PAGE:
Indian mystic and visionary Sadhguru is making a 100-day motorbike journey from Europe to India to raise awareness of soil erosion. He told FRANCE 24's Delano D'Souza why he feels his mission is important for humankind. With more than half of agricultural soils are already degraded, Sadhguru warned that "there is no alternative to soil". He also described his own personal journey, saying that he does not see himself as a guru.
The EU is coming to the end of a major experiment in public debate: the Conference on the Future of Europe, an eight-month-long event in which the EU invited its 450 million citizens to share their thoughts on how the bloc might reorient itself to face new challenges. What – if anything – has the conference achieved? Will true change come about? We discuss this with three guests who took part in the Conference itself.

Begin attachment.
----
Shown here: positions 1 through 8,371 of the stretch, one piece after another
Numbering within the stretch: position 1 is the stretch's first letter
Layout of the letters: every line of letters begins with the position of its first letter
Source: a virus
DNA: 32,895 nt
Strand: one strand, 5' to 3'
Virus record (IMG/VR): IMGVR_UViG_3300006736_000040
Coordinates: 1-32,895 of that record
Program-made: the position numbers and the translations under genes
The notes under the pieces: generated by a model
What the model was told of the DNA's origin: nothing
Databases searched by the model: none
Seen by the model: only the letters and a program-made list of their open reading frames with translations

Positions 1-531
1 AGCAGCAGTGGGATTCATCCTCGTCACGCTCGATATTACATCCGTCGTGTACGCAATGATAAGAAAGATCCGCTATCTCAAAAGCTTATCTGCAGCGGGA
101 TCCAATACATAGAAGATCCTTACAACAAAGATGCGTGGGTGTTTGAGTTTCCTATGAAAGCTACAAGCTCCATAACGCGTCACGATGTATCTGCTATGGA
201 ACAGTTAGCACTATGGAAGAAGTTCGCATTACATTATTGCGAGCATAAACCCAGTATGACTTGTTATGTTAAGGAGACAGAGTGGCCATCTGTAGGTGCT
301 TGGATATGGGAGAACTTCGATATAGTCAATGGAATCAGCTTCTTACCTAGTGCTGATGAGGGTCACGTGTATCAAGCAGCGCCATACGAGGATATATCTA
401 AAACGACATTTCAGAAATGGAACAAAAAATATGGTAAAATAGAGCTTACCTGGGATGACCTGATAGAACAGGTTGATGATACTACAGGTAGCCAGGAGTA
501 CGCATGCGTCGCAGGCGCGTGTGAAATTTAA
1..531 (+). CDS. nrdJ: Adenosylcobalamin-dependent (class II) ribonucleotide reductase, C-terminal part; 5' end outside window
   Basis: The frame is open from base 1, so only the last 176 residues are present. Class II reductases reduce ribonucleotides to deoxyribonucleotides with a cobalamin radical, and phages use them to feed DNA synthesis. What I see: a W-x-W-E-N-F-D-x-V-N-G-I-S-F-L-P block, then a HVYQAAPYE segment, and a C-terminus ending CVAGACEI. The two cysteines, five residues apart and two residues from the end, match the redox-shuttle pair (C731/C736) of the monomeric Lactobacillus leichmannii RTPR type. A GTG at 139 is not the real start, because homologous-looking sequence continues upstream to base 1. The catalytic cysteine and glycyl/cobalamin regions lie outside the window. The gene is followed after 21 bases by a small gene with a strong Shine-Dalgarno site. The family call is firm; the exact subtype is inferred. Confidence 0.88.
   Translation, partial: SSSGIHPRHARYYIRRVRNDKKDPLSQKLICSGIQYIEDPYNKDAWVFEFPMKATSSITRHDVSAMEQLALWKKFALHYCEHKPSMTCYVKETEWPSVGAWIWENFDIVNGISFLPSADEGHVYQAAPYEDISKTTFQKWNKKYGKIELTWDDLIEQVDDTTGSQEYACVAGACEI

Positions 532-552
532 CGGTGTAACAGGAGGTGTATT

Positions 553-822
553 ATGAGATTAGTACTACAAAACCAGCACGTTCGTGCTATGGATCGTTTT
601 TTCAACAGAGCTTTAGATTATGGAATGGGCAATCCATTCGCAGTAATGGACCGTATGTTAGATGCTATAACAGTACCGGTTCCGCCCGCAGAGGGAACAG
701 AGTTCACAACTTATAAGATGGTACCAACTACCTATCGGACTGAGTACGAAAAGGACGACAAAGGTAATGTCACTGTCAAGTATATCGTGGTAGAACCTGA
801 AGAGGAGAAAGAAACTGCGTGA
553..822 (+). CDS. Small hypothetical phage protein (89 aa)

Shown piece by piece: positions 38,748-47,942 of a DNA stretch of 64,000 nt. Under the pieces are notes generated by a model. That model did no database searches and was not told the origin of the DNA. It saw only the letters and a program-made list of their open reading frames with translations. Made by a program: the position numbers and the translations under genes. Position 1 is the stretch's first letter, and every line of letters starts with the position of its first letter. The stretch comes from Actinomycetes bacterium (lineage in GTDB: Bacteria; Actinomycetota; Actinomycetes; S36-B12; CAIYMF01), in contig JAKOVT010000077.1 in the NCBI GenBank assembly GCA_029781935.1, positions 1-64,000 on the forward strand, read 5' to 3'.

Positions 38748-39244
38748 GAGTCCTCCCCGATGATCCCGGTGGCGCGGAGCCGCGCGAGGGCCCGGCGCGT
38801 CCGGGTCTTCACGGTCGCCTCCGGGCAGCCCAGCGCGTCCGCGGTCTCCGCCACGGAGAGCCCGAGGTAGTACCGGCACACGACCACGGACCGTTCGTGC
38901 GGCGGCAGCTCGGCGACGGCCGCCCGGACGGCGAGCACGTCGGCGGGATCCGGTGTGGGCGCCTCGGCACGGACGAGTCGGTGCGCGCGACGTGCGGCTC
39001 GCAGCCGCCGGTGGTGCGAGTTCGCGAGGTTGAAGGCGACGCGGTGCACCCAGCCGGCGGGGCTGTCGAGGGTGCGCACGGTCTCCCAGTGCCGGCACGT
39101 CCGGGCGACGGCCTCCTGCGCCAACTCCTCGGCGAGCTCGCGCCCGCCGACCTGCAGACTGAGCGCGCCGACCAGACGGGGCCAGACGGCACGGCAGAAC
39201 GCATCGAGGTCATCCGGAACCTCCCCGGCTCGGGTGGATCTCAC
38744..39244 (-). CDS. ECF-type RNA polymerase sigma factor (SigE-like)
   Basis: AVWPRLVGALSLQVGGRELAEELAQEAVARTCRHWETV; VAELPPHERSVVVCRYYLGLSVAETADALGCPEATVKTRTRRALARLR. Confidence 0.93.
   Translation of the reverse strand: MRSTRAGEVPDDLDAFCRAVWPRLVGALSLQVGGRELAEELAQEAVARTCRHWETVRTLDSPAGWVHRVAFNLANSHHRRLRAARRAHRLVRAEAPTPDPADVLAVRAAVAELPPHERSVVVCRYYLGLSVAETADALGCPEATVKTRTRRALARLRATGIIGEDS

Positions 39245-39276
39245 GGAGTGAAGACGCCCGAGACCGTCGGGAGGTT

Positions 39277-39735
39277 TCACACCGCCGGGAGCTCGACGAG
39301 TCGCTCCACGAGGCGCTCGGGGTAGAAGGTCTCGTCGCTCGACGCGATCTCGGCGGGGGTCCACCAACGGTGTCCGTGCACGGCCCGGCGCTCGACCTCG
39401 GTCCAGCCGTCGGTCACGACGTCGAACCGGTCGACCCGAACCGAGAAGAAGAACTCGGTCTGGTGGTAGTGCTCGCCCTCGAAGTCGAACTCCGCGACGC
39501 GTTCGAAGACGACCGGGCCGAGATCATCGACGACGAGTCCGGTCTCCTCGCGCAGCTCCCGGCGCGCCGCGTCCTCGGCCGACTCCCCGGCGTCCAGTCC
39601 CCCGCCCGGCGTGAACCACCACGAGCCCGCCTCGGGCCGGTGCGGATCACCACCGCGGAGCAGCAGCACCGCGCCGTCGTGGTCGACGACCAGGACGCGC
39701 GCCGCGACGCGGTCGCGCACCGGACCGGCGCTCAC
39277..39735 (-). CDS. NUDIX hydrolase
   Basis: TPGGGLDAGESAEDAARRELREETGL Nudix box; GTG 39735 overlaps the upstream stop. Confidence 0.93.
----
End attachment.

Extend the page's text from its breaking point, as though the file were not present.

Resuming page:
When French voters cast their ballots in the April 24 presidential run-off, the result will be watched well beyond our borders. For now, Emmanuel Macron and Marine Le Pen are serving up opposing visions of France's place on the world stage. He is for ratcheting up concerted EU sanctions against Vladimir Putin, while she is against any oil or gas embargo.